Focus on the meeting content. Sometimes this can be hard—especially if your device is competing for your attention. If you’re at an in-person meeting, put the lid of your laptop down and store your smartphone out of sight. Research published in Social Psychology found the presence of a cell phone—even if it wasn’t in use—was distracting. On the other hand, if you’re suddenly working from home because of COVID-19 or the coronavirus, you may want to use video conferencing to a greater extent. Being on video can keep people more accountable and less likely to multi-task since they’re more visible to others in the meeting. In addition, practice active listening during a meeting by thinking about the content and contributing to the discussion. Even taking notes can be helpful to ensure you stay engaged.
Manage the meeting structure. The most productive meetings have a clear desired outcome, an established agenda and clarity on next steps. “Having a tight attendee list, coupled with expectations about outcomes can be an easy fix for improved collaboration and quick-decision making,” according to Profico. If you’re the meeting owner, ensure you manage meetings with these in mind and if you’re not the meeting owner, request these meeting practices in order to make the best use of everyone’s time.
Push back. Standing meetings offer perhaps the best examples of the worst meetings, so ask whether they are really necessary. If they add value by keeping people in the loop and advancing the project, keep them. But if they become a habit that simply wastes time, it is time to reassess. Perhaps the meeting should still stand but be less frequent or include fewer people. Or perhaps the standing meetings should be cancelled, and the group can be called together as needed.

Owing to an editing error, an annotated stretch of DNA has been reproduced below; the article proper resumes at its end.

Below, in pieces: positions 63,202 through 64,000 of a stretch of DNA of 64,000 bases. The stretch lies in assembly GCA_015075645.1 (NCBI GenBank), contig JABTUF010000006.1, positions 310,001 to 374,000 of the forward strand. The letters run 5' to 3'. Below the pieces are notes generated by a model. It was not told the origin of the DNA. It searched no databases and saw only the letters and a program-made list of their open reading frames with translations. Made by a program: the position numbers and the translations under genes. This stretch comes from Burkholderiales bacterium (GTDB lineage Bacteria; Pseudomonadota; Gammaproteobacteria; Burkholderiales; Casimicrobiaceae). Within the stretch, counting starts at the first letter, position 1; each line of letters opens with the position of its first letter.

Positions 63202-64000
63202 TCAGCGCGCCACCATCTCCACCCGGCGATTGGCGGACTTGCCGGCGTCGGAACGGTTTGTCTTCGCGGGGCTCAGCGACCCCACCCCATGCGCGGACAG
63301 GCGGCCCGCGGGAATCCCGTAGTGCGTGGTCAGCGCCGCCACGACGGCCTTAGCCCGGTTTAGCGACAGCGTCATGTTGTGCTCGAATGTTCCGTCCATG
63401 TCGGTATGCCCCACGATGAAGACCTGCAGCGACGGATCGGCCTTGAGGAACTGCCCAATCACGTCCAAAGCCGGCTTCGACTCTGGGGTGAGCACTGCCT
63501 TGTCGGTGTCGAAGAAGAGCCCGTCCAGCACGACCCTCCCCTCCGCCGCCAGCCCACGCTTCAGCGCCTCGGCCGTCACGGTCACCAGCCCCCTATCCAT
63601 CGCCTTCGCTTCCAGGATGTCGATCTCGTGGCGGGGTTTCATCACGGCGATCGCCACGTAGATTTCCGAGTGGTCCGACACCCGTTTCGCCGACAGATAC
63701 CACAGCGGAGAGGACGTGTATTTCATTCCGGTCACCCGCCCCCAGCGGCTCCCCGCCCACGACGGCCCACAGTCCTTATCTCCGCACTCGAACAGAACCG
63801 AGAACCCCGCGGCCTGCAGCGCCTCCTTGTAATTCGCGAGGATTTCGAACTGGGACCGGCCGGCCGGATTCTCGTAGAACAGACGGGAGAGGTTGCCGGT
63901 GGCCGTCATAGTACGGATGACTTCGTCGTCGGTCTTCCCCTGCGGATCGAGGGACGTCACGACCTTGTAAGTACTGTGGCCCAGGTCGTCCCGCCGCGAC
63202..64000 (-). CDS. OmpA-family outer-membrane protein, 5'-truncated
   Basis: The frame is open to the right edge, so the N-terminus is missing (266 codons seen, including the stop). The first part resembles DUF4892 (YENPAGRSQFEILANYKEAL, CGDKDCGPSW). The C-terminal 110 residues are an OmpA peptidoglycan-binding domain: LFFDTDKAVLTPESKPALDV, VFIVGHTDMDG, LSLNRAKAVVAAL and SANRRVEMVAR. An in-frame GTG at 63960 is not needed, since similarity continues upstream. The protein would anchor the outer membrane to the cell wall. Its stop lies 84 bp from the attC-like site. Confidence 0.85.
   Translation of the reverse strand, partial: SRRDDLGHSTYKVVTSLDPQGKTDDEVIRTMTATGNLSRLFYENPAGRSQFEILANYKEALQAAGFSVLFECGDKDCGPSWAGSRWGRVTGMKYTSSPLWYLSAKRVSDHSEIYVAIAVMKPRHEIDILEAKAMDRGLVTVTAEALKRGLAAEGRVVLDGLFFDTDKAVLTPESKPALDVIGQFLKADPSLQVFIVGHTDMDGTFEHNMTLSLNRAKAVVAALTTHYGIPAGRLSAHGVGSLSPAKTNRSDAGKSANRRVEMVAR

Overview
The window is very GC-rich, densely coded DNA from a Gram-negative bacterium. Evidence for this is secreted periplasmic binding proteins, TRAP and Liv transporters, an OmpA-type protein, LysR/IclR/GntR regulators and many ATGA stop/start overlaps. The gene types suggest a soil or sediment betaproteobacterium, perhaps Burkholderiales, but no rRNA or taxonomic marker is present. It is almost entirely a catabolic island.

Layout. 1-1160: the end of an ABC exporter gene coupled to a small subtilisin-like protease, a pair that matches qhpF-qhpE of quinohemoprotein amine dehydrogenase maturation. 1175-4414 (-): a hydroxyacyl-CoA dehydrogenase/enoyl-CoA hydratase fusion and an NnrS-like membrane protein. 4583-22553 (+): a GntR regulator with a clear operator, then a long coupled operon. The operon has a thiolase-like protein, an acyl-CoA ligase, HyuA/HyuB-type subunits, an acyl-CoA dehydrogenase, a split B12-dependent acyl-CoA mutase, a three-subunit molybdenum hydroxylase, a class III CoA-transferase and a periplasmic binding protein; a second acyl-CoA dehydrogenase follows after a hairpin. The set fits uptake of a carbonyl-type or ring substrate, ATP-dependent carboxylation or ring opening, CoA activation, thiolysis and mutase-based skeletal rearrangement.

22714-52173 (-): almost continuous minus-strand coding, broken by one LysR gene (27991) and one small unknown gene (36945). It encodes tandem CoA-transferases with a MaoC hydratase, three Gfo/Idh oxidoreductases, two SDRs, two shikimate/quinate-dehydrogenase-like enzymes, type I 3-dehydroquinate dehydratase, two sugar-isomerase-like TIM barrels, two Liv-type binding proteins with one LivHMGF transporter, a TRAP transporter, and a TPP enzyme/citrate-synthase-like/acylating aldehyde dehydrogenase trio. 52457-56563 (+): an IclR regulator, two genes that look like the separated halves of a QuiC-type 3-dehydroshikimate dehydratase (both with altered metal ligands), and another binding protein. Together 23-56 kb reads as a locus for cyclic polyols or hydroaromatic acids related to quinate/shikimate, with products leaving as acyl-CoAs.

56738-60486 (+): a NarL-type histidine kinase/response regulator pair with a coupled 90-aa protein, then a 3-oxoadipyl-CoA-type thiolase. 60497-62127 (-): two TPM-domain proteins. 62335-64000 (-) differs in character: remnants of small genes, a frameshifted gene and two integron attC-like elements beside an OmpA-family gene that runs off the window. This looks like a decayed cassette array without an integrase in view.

Finally, hold meetings in spaces that work and with technology that performs. Technology should enhance processes whether you’re using it in-person or to connect remote participants. For meetings where people are physically present, chairs should support employees ergonomically, rooms should be big enough to accommodate the whole group and set-ups should provide choices for standing or sitting during the meeting. Even having daylight or views from the room can enhance the quality of a meeting.
We’re facing new conditions for work based on the coronavirus and COVID-19. Whether precautions about these are causing more meetings, remote meetings or general concerns about how we gather, it’s important to be intentional about meeting effectively and making meetings matter. Appreciate the legitimate need for meetings, be selective about the meetings you attend, focus when you’re there and minimize multi-tasking as much as possible. In addition, manage the meeting structure and be judicious about holding and attending standing meetings. Finally, pay attention to the places you’re meeting and the technology that supports your connections. These considerations will surely pay off and when they do, they may make all our eye-rolling about meetings a bit less justified. That would be a relief!